4 / 5
"At first, the hollering seemed like part of his dream."
A light-hearted tale of a boy who gains self-confidence with the help of some timely mentoring.
Albert is short -- very short -- and he hates it. His older brothers are tall like his father, but he takes after his petite mother. He wears too-large hand-me-down clothes from his bigger brothers. And worst of all, his very best friend moved away to Brooklyn during the school break. It was all so unfair.
Albert is beginning Middle School on Little Scrub, the small Caribbean Island where he lives. As he steps on the bus, and sees the older kids, he feels smaller than ever. They take one look at him and howl with laughter, chanting "Little Man, Little Man, you so small, didn't hardly see you at all."
Things go downhill from there, and would've stayed down if it wasn't for an encounter with Peachy, the leader of a troupe of stiltwalkers. The stiltwalkers do a lot more than walk: they dance and leap across the sand on spindly eight-foot high wooden stilts, their brilliantly colored costumes shimmering in the moonlight.
Peachy invites Albert to join the high school students he teaches to stiltwalk. It's not an easy decision for Albert. Would they laugh at him even harder than the Middle School kids? And he is queasy about heights. The thought of wobbling around on those skinny wooden sticks makes him woozy with fear.
But Albert is won over by the thought that one day he might actually be up there, tall as a palm tree, dancing around without fear or hesitation. Besides, desperate times call for desperate measures and nobody was more desperate than Albert.
Slowly, as his stiltwalking improves, Albert finds his self-confidence grows. He becomes less of a target for teasing at school and he makes some new friends.
We were lucky enough to briefly meet this author during the Blogger Conference this year in New York this past May. She seemed really enthusiastic about her new book, and I can understand why: this is her first real "baby." All of Mann's (don't you love her aptonym for this book?!) other works were non-fiction titles about various landmarks of history. This is her first novel, and how much she cares about her characters - particularly Albert - really shines through.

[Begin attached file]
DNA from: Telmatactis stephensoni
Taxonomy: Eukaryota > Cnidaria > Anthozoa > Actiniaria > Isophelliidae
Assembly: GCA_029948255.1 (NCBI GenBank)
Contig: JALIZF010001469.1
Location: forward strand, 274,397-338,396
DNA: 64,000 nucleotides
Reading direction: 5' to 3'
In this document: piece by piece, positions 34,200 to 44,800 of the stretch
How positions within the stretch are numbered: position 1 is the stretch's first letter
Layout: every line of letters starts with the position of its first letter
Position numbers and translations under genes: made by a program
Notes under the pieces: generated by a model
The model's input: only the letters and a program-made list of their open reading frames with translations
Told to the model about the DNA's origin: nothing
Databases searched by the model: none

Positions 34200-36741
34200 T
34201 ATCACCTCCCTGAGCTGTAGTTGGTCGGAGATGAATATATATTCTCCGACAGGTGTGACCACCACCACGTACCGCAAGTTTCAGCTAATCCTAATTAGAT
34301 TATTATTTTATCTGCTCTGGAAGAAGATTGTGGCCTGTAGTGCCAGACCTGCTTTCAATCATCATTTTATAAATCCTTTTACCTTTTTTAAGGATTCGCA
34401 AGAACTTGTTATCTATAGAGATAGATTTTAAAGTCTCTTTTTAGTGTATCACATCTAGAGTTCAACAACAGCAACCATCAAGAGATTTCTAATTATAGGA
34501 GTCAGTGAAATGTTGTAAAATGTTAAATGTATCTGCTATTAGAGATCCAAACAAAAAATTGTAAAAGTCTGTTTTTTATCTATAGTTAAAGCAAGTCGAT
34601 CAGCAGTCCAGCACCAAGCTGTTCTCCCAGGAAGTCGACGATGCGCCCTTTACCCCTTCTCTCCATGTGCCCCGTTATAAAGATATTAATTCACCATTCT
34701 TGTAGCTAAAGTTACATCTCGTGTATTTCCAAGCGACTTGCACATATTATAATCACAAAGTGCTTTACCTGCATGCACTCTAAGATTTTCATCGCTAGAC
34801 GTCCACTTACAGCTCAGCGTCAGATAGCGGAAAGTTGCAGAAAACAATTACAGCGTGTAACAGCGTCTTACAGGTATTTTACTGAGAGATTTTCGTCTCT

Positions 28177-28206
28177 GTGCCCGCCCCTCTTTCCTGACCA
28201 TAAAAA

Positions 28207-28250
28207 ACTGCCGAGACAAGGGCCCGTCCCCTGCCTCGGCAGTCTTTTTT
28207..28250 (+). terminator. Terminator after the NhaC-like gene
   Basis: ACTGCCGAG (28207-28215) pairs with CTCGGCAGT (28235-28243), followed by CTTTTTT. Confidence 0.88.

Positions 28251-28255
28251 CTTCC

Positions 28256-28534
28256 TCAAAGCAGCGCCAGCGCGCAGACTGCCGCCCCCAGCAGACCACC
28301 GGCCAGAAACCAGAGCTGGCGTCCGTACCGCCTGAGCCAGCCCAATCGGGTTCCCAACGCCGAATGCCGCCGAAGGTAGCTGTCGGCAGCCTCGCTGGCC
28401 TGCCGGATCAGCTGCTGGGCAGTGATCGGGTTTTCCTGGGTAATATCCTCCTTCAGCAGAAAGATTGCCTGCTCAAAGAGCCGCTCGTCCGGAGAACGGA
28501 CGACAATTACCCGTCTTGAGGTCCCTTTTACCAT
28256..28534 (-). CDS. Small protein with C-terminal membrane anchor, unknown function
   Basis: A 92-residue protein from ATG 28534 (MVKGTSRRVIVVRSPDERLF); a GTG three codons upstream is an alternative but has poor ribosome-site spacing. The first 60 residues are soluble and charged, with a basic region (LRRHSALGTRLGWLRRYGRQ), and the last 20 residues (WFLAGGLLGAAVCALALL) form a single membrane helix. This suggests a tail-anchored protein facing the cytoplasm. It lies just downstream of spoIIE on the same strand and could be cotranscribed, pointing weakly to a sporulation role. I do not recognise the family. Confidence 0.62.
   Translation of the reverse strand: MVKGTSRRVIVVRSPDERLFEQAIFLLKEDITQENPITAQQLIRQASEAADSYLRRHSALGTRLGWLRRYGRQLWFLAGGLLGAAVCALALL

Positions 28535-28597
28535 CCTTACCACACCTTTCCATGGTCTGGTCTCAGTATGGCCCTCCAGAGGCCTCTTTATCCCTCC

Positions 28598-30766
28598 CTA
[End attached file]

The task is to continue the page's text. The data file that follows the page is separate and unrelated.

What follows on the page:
It's strange, though, because we received this is a bound galley (aka an ARC) and for some reason I had been under the impression that this book wouldn't be released until August 19. However, it turns out that it went on sale May 16, so unfortunately this is not a "preview" review for y'all. It's just a normal one. :)
It was such a great pre-teen book, though. I can't wait until my nephew is old enough to pass it along to him; I intend to hold onto it until then. I think it was great in the way it could appeal to young boys: there wasn't a ton of romance in it (although there was a sidebar crush), and it was a wonderful story about family, friendship, and learning how to make the best of what you've been given. Little Man, better known as Albert, is a young Caribbean boy whose friend recently moved to New York (his father went there to teach Caribbean Studies in the United States). So he's lost his best friend at the same time that he is about to start middle school, and is unusually short for his grade (he's also skipped a grade, which is always difficult at that age and that point of development). He feels puny and insignificant compared to his peers around him, and that translates into unhappiness as he begins (what I believe is the equivalent of) the seventh grade. However, he soon meets this great group of high schoolers who perform as stiltwalkers, which helps Albert to both feel like part of a community and also earn some "stature" (in more ways than one), which he feels is vital to someone who feels as short as he always does.
I loved this book because of the wonderful characters that Mann creates, as well as the vivid storytelling that goes along with them. Albert's family is made up of a solid father character, a caring mother, and two older brothers who love him despite their teasing. The stiltwalkers (known as Moko Jumbies) according to the book, are a tradition that stretches back centuries, through Trinidad and originally Africa. So the tradition combined with the modern take in the book blend well together. I especially like seeing everything through the eyes of a young boy who sees it all as very exciting and feels all the potential of learning something new. This didn't feel contrived or as if it were trying too hard; it felt like a real, believable story of a young boy trying to figure out his place in the world. While it's not a book I would have normally sought out, I enjoyed the storytelling and the setting, and I would certainly recommend it, especially to a young boy struggling to define himself.
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